It was fortunate in the Second World War that with Nazi cooperation Rome was declared an Open City, that the rumours (shown but not corrected in The Monuments Men) that the Nazis had destroyed Florence were false, and that through a combination of the hesitancy of the German Commandant in Paris and the revolt engineered by Resistance, Paris did not burn. Even the Nazis, at least some of them, had a certain respect for art, even if they wanted to steal it for various private and to-be public collections. But one wonders (at least I do) when the Second Civil War comes, would the religio-fascist forces, if given the opportunity to do so, go out of their way, say, to destroy the great art collections in New York City, which certain of their number regard as “sinful.” The Christian Air Force, anyone?

And so, The Monuments Men if nothing else makes one think. At least it made me think.


Steven Jonas, MD, MPH is a Professor Emeritus of Preventive Medicine at Stony Brook University (NY) and author/co-author/editor/co-editor of over 30 books. In addition to being a columnist for BuzzFlash@Truthout he is the Editorial Director of and a Contributing Author to The Political Junkies for Progressive Democracy ( Dr. Jonas’ latest book is The 15% Solution: How the Republican Religious Right Took Control of the U.S., 1981-2022: A futuristic Novel, Brewster, NY, Trepper & Katz Impact Books, Punto Press Publishing, 2013,, and available on Amazon.


More on the upcoming book, Collaboration.  This time in The London Independent:

Historian Ben Urwand says he has cache of documents…



I will definitely be seeing this.  More here.


1389.9 Holocaust A

CT  CTH Hyde Park On Hudson


Everyone loves Bill Murray.  For a monumentally historic political moment,Hyde Park on the Hudson is notably apolitical.  It’s more of a tepid melodrama, soap opera in the house of Roosevelt.  That’s not to say it isn’t watchable and fun at times, but even a minor moment that included some overt racism was cut, and ended up in the deleted scenes on the DVD.  It’s more about playing the game than of what the game entails.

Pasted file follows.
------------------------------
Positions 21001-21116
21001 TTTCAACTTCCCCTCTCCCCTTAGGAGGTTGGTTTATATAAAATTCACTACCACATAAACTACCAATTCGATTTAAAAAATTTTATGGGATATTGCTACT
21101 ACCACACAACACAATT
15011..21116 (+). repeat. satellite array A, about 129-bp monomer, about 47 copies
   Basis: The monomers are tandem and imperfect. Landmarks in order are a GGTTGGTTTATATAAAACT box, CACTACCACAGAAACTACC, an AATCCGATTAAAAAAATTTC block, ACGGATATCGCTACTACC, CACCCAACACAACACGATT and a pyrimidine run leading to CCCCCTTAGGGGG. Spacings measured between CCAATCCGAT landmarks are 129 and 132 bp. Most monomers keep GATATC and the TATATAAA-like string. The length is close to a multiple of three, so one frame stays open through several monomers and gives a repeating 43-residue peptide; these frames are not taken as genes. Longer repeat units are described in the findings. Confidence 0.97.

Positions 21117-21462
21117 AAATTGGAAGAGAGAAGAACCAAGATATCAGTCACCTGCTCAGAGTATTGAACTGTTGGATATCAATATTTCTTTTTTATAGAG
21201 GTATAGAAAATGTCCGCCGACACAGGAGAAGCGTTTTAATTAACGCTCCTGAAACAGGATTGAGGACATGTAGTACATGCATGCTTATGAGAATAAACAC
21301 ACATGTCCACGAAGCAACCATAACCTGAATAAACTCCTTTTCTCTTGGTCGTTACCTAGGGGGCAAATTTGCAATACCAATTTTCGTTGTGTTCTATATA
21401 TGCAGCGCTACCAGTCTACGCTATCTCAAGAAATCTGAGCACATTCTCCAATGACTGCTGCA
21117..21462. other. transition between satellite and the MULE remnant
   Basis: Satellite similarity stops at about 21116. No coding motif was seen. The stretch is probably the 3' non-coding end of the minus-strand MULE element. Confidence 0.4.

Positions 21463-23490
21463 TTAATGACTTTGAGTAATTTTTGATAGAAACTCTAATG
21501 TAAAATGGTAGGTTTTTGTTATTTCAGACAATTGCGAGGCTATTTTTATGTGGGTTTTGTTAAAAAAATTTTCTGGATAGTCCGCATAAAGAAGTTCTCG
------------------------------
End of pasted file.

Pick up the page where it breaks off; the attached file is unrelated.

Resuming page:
I’d give it a C for its escapist potential.  Written by one of Roosevelt’s mistresses, or based on her letters anyway, the romance is the main story, and not the buildup to the second world war.



Showtime is airing Oliver Stone’s Untold History, a work much like Howard Zinn’s People’s History of the United States.  Stone sets out to set the record straight, and Showtime has given him a platform to do so.

The first episode concerns WW2 and the atomic bomb.  It is available on the web:

Oliver Stones Untold History of the United States S01E01 – World War II

I can’t let Oliver Stone gloss over the Pearl Harbor incident without saying something.  The US intelligence knew exactly that the target was Pearl Harbor, and a decision was made to allow the attacks to happen, so as to sacrifice the base in order to get the USA into the war.  This is undeniable, and has been the highly controversial reality of the matter for quite some time.

BBC: Sacrifice at Pearl Harbor

Do Freedom of Information Act Files Prove FDR Had Foreknowledge of Pearl Harbor?, by Robert Stinnett

Day Of Deceit: The Truth About FDR and Pearl Harbor, by Robert Stinnett

The Pearl Harbor Deception, by Robert Stinnett